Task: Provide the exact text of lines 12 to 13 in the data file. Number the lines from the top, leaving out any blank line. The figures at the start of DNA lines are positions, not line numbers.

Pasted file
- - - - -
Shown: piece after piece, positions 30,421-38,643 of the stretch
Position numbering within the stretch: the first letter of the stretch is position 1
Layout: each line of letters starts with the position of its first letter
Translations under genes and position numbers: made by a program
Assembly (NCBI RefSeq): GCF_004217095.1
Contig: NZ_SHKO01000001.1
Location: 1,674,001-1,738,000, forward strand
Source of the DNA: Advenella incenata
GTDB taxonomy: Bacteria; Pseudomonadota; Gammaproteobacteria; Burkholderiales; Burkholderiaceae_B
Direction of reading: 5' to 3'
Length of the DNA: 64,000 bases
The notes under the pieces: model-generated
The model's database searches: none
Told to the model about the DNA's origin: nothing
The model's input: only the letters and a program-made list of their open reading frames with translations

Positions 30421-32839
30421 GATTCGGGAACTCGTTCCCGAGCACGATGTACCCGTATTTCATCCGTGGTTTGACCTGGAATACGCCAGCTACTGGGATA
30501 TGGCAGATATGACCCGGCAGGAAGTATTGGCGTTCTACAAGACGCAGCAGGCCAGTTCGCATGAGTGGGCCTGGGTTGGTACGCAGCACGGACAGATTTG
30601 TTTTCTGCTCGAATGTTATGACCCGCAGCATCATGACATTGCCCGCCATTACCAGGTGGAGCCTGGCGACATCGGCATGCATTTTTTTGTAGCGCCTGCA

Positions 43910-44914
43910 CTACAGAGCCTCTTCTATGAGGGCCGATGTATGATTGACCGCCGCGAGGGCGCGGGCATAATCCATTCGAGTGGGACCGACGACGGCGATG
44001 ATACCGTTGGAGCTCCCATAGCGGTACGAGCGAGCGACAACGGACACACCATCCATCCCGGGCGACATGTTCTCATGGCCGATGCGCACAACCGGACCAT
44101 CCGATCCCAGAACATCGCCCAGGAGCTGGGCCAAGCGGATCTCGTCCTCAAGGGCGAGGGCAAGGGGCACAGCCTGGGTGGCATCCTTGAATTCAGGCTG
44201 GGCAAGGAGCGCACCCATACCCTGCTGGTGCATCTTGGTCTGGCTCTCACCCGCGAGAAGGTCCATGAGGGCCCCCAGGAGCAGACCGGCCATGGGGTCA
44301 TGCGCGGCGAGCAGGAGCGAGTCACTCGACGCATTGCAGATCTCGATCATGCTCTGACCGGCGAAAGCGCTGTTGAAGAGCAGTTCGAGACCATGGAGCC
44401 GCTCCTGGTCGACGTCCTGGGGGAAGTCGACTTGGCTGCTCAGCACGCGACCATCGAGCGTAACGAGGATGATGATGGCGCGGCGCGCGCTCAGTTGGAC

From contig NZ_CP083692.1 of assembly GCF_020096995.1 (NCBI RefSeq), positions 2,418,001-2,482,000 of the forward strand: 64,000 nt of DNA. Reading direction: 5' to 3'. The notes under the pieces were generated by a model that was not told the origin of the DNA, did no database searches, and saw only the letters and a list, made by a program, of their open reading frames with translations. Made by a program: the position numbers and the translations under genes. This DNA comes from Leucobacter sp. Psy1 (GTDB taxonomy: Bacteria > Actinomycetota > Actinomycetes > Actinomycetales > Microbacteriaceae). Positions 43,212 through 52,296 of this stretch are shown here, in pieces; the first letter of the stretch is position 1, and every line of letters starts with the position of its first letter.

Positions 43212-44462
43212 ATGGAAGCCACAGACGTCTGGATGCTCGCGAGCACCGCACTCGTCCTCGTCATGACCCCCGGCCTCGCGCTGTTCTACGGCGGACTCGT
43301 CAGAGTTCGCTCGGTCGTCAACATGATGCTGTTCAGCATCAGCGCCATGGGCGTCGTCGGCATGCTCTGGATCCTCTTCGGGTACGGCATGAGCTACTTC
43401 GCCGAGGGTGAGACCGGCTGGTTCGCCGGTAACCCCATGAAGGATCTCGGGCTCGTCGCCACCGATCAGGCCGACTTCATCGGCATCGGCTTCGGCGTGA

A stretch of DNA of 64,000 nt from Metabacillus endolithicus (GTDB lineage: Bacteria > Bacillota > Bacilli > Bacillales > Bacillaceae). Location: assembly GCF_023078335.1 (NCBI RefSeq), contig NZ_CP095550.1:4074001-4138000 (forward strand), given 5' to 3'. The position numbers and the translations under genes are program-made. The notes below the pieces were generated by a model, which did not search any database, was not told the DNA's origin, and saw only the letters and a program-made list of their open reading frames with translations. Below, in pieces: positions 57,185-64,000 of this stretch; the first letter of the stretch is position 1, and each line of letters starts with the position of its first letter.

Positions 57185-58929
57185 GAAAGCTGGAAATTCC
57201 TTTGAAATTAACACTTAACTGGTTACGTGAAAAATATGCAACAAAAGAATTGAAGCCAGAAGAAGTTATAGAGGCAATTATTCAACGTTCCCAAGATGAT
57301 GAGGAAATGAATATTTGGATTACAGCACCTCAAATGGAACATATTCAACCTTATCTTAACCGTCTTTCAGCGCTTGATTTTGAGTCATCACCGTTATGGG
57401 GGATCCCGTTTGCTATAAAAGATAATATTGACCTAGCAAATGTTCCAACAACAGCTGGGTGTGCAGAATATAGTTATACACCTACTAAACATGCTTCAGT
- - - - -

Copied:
The notes under the pieces: model-generated
The model's database searches: none